On July 30, 2012, Pitt voluntarily moved out of the hotel. Pitt's counsel thereafter perfected the appeal in September 2012. On October 26, 2012, Branic moved this Court to dismiss the appeal on the ground of mootness. This Court denied the motion without opinion on December 4, 2012.

Branic also moves this Court to strike portions of the Appendix that were not part of the record before Civil Court, including Pitt's memoranda of law and his motion for leave to appeal to the Appellate Term and accompanying exhibits.

As a threshold matter, we find that this appeal is not rendered moot by the fact that Pitt voluntarily vacated the premises before the appeal was perfected. Although, as a general principle, courts are precluded from considering questions which have become moot by a change in circumstances, an exception to the mootness doctrine exists in situations that present the following: "(1) a likelihood of repetition, either between the parties or among other members of the public; (2) a phenomenon typically evading review; and (3) a showing of significant or important questions not previously passed on, i.e., substantial and novel issues" (Matter of Hearst Corp. v Clyne, 50 NY2d 707, 714--715 [1980]). This matter presents an issue of substantial public interest that is likely to recur and evade review. Specifically, this Court must address the question of what constitutes a legal tenancy under the Rent Stabilization Code, and what rights are vested in a person occupying premises under the contract between a landlord and a social service agency. This is an issue that affects a large number of New Yorkers who declare permanent tenancy in a SRO. Thus, it presents an exception to the mootness doctrine (see generally Matter of Jones v Berman, 37 NY2d 42, 57 [1975]; Matter of Concord Realty Co. v City of New York, 30 NY2d 308, 312-313 [1972]).

Turning to the merits, the crux of this appeal is whether Pitt is a "permanent tenant" as defined by RSC § 2520.6(j). Under RSC § 2520.6(j), "permanent tenant" is defined as follows: "For housing accommodations located in hotels, an individual or such individual's family members residing with such individual, who have continuously resided in the same building as a principal residence for a period of at least six months." Further, RSC § 2520.6(m) defines a "Hotel occupant" as "[a]ny person residing in a housing accommodation in a hotel who is not a permanent tenant." It also states: "Such person shall not be considered a tenant for the purposes of this Code, but shall be entitled to become a permanent tenant as defined in subdivision (j) of this section, upon compliance with the procedure set forth in such subdivision."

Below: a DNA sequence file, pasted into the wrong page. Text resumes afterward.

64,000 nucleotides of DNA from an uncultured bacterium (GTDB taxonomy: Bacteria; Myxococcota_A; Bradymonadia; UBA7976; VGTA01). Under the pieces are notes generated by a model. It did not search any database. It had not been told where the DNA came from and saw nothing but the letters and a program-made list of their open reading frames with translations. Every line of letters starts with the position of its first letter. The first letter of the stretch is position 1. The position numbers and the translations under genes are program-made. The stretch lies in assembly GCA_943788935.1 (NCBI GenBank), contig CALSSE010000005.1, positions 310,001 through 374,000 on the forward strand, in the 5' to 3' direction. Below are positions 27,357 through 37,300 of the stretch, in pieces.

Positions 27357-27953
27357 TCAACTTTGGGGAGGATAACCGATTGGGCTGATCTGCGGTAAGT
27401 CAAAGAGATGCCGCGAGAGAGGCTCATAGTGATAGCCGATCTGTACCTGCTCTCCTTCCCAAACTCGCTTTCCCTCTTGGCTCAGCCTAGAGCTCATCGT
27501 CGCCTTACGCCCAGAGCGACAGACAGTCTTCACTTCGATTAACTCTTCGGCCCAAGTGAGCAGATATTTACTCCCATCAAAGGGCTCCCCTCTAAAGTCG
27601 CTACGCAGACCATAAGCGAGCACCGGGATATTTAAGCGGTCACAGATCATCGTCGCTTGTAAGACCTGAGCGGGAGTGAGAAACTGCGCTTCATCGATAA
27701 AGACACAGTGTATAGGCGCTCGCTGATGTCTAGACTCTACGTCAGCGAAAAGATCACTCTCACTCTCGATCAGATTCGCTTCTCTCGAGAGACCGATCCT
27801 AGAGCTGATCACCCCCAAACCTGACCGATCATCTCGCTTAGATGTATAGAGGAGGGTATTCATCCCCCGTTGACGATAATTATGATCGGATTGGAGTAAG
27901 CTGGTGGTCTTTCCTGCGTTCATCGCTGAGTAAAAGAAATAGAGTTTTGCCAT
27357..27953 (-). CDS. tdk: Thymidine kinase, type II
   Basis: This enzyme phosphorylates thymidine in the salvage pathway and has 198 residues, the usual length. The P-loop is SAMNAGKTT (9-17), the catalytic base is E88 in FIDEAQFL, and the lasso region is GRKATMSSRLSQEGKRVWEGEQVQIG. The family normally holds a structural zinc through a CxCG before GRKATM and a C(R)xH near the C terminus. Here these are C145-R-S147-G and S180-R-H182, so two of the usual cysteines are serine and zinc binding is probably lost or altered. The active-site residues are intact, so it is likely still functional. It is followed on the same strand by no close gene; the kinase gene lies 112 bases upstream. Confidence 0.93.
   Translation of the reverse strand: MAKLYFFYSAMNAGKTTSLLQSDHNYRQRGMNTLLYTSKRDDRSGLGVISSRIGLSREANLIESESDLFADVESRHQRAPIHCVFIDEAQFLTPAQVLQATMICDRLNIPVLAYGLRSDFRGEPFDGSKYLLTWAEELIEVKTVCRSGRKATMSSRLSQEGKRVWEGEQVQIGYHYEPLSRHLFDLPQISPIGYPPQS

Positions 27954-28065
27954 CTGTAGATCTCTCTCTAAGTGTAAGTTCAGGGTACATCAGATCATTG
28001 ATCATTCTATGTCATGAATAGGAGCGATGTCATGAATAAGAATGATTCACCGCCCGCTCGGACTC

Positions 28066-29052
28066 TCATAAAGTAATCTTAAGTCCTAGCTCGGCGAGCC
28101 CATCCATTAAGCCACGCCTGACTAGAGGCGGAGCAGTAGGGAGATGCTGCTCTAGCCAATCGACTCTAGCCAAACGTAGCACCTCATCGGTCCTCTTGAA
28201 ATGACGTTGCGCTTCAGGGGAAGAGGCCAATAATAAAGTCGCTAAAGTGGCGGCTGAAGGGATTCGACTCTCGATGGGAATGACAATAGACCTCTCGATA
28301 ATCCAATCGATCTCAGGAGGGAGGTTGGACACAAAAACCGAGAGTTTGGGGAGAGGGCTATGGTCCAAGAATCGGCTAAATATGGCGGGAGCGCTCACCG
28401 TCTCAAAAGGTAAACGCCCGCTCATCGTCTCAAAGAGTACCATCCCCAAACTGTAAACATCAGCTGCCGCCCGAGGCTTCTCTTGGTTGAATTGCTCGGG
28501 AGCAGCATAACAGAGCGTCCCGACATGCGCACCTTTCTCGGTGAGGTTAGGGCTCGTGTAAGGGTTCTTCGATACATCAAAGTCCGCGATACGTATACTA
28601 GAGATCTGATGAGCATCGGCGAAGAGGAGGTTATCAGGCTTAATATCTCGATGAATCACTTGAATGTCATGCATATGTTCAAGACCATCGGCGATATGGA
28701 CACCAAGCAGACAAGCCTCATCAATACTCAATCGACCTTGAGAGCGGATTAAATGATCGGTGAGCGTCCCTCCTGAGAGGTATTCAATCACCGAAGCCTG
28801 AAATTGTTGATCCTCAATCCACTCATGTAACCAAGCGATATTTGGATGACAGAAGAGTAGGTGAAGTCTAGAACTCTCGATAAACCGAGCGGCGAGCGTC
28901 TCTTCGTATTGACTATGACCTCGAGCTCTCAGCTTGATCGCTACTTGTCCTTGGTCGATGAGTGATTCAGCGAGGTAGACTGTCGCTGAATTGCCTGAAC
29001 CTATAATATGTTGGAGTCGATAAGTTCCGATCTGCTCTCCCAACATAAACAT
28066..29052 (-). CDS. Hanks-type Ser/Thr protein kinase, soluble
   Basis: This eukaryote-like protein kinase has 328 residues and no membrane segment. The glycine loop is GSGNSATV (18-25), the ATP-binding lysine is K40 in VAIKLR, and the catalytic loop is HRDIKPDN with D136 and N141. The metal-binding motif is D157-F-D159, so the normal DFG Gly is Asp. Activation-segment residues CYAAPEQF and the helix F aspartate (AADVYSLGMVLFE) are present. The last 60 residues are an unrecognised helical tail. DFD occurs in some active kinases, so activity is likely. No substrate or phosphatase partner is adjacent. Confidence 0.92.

A plain reading of RSC § 2520.6(j) reveals that the only requirement to be a "permanent tenant" is six months or more of continuous residence in a particular hotel building (see Kanti--Savita Realty Corp. v Santiago, 18 Misc 3d 74 [App Term, 2d Dept 2007] [criterion is not the payment of rent but continuous residence in the unit for six months]). Thus, even if Pitt and Branic did not have an express or implied landlord-tenant relationship, Pitt nevertheless qualified as a "permanent tenant," entitling him to the enumerated protections of the Rent Stabilization Code. As it is undisputed that Pitt lived in the subject SRO for well over six months, he certainly acquired the status of a "permanent tenant."

The Appellate Term's citation to the definition of "tenant" under RSC § 2520.6(d) in support of its holding that the lack of a landlord-tenant relationship between Branic and Pitt precluded Pitt from being a "permanent tenant" under RSC § 2520.6(j), was erroneous. Nothing in the RSC mandates that these sections should be read together, such that a person must become a "tenant" before becoming a "permanent tenant." Rather, RSC § 2520.6(d) defines a "tenant" as "[a]ny person or persons named on a lease as lessee or lessees, or who is or are a party or parties to a rental agreement and obligated to pay rent for the use or occupancy of a housing accommodation." A hotel's "permanent tenant," on the other hand, by definition, is not necessarily a party to a landlord-tenant relationship, but merely a hotel occupant who has resided there for six months (RSC § 2520.6[j], [m]).

RSC § 2520.6(j) states that "reference in this code to tenant' shall include permanent tenant with respect to hotels." This language indicates that even though the eligibility criteria of a "tenant" and a "permanent tenant" are different, a hotel's permanent tenant is nonetheless afforded the rent stabilization protections under the RSC.